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15 November 1978 A New Optical/Lighting System For High Speed Laryngeal Cinematography
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Abnormal laryngeal function during speech produced by many profoundly deaf students attending the National Technical Institute for the Deaf is indicated by acoustical and perceptual measures. To assist in objectifying the diagnosis and treatment of these vocal disorders, a physiological assessment of laryngeal activity is warranted. High speed laryngeal photography was selected as a principle tool for this assessment because of the very rapid vibratory period of the vocal cords. To illuminate the larynx for film speeds of up to 6,000 frames per second, a xenon arc light source is coupled with an optical system to project a high intensity light beam on the vocal folds. The projected beam is filtered to reduce infra-red and ultra-violet radiation. Light is projected paraxial to the camera lens to intersect on a laryngeal mirror positioned in the oropharynx of the subject. Methods of synchronizing the high speed film with additional acoustic and physiologic measures will be discussed.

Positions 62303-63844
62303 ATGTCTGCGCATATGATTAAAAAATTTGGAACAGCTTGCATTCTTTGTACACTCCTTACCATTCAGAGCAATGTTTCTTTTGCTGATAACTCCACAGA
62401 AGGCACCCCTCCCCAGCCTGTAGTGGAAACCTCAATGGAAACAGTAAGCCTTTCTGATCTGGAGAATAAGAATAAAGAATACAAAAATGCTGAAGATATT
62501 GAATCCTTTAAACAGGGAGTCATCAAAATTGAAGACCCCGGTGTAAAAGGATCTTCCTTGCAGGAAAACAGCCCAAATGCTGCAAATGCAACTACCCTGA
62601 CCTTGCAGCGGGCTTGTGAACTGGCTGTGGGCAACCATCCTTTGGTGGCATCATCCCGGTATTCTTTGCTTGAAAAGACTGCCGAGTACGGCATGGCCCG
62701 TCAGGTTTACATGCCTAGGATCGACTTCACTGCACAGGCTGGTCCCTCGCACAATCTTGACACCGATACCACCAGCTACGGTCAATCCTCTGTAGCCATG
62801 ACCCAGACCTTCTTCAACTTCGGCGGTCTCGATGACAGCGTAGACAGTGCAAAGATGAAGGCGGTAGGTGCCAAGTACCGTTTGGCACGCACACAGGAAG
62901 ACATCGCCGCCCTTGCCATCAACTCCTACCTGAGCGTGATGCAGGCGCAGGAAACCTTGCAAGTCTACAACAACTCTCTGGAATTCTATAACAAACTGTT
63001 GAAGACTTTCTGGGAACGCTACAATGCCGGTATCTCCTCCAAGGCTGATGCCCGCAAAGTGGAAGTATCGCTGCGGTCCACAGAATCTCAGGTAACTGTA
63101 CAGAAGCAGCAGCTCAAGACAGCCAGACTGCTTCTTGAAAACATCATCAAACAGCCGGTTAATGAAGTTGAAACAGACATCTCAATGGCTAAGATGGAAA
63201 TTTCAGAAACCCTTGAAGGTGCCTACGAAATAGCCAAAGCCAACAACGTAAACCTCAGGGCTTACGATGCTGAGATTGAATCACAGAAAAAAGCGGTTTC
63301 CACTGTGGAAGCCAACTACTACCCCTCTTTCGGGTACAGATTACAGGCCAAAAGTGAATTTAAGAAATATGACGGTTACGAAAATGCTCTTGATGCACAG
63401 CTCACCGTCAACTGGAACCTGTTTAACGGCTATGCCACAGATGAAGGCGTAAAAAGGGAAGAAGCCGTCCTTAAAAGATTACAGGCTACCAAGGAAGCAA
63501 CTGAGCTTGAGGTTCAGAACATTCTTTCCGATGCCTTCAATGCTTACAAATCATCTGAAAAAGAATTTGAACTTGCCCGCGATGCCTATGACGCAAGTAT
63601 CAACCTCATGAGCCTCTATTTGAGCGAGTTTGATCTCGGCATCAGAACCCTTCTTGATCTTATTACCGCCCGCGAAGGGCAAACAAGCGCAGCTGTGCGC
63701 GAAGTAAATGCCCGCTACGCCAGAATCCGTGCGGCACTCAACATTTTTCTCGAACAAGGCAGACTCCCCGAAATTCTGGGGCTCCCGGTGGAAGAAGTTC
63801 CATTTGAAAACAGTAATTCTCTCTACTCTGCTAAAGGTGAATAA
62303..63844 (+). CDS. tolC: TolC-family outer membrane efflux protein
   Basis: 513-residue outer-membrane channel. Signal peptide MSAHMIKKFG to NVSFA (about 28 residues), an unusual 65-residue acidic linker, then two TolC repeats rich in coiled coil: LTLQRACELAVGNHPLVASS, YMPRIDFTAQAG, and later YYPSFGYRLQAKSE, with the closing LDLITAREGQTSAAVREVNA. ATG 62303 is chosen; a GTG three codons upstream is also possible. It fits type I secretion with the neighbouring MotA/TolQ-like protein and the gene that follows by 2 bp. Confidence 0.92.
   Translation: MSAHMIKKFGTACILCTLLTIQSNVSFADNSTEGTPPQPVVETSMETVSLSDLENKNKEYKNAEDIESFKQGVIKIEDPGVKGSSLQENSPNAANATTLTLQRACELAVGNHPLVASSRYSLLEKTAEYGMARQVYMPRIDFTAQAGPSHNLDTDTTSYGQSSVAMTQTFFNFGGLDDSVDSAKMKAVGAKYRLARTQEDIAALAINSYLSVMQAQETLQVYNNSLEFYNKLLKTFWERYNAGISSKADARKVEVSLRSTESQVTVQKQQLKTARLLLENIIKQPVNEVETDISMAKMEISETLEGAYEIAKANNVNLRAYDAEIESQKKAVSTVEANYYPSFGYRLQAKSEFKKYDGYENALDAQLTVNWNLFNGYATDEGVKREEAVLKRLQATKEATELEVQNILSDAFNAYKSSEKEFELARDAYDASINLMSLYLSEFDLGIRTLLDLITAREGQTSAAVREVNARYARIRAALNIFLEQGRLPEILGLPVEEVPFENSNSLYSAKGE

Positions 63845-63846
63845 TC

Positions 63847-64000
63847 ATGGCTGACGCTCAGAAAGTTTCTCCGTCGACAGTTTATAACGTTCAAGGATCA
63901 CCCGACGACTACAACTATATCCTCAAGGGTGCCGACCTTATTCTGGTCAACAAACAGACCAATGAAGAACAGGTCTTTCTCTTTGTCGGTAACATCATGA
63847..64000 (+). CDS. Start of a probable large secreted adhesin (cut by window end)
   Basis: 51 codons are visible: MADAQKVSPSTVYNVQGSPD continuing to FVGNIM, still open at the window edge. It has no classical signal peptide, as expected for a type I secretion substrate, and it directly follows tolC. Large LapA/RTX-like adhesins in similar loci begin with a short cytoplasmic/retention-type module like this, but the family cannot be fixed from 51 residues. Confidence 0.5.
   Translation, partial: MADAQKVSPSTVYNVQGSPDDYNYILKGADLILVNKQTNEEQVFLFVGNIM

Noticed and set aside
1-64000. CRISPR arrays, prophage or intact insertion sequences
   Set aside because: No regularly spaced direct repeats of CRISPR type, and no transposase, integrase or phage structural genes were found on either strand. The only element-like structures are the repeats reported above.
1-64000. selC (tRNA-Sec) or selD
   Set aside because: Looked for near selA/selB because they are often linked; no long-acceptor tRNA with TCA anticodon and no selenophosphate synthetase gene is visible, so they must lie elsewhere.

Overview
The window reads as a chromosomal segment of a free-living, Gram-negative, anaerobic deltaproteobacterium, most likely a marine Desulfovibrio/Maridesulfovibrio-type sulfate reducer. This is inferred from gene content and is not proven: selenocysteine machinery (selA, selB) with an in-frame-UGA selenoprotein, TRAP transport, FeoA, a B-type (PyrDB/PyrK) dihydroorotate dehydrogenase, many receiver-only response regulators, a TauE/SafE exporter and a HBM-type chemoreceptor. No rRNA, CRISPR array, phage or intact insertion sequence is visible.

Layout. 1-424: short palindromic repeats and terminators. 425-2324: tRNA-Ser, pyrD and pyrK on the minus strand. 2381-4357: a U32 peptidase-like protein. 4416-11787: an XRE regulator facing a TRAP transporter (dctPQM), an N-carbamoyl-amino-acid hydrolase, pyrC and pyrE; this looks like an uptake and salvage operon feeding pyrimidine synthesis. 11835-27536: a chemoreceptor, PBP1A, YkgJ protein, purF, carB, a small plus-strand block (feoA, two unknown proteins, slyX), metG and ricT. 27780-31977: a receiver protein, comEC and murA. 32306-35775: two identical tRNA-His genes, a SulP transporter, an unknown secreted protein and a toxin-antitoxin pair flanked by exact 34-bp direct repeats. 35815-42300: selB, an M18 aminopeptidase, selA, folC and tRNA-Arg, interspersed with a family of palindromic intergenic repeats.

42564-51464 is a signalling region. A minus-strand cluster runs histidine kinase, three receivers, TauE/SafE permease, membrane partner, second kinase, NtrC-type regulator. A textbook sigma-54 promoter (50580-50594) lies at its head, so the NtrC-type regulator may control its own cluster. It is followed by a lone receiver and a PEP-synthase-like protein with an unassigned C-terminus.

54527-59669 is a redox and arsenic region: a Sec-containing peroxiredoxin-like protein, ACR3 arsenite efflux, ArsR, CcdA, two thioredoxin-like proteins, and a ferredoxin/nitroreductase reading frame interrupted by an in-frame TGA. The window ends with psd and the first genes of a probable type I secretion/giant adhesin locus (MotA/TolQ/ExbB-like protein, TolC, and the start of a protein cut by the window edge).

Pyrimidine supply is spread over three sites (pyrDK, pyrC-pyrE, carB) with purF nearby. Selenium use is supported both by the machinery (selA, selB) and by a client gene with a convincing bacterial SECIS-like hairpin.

© (1978) COPYRIGHT Society of Photo-Optical Instrumentation Engineers (SPIE). Downloading of the abstract is permitted for personal use only.
Donald H. Peterson, Dale E. Metz, and Robert L. Whitehead "A New Optical/Lighting System For High Speed Laryngeal Cinematography", Proc. SPIE 0152, Recent and Future Developments in Medical Imaging I, (15 November 1978);

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